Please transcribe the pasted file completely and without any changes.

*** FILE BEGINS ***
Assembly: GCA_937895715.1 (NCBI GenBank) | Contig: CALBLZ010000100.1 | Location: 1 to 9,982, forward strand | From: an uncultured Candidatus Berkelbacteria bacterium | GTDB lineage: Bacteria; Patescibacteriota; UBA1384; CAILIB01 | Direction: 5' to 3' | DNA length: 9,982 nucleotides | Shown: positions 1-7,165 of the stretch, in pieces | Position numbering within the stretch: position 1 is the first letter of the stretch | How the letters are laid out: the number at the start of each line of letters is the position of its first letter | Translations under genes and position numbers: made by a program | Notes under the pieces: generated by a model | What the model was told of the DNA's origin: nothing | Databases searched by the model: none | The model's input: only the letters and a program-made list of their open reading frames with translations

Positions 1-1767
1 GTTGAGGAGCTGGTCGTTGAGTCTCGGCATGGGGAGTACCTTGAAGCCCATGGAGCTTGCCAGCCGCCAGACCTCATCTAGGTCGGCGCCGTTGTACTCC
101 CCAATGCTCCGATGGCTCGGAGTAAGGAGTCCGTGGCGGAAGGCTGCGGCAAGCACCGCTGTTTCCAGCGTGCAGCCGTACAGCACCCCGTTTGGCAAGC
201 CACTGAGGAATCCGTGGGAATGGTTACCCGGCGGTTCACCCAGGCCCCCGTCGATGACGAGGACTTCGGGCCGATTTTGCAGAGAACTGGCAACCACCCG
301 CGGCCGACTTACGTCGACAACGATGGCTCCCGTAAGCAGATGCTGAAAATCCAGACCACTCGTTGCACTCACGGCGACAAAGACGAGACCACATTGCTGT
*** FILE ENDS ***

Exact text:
Assembly: GCA_937895715.1 (NCBI GenBank) | Contig: CALBLZ010000100.1 | Location: 1 to 9,982, forward strand | From: an uncultured Candidatus Berkelbacteria bacterium | GTDB lineage: Bacteria; Patescibacteriota; UBA1384; CAILIB01 | Direction: 5' to 3' | DNA length: 9,982 nucleotides | Shown: positions 1-7,165 of the stretch, in pieces | Position numbering within the stretch: position 1 is the first letter of the stretch | How the letters are laid out: the number at the start of each line of letters is the position of its first letter | Translations under genes and position numbers: made by a program | Notes under the pieces: generated by a model | What the model was told of the DNA's origin: nothing | Databases searched by the model: none | The model's input: only the letters and a program-made list of their open reading frames with translations

Positions 1-1767
1 GTTGAGGAGCTGGTCGTTGAGTCTCGGCATGGGGAGTACCTTGAAGCCCATGGAGCTTGCCAGCCGCCAGACCTCATCTAGGTCGGCGCCGTTGTACTCC
101 CCAATGCTCCGATGGCTCGGAGTAAGGAGTCCGTGGCGGAAGGCTGCGGCAAGCACCGCTGTTTCCAGCGTGCAGCCGTACAGCACCCCGTTTGGCAAGC
201 CACTGAGGAATCCGTGGGAATGGTTACCCGGCGGTTCACCCAGGCCCCCGTCGATGACGAGGACTTCGGGCCGATTTTGCAGAGAACTGGCAACCACCCG
301 CGGCCGACTTACGTCGACAACGATGGCTCCCGTAAGCAGATGCTGAAAATCCAGACCACTCGTTGCACTCACGGCGACAAAGACGAGACCACATTGCTGT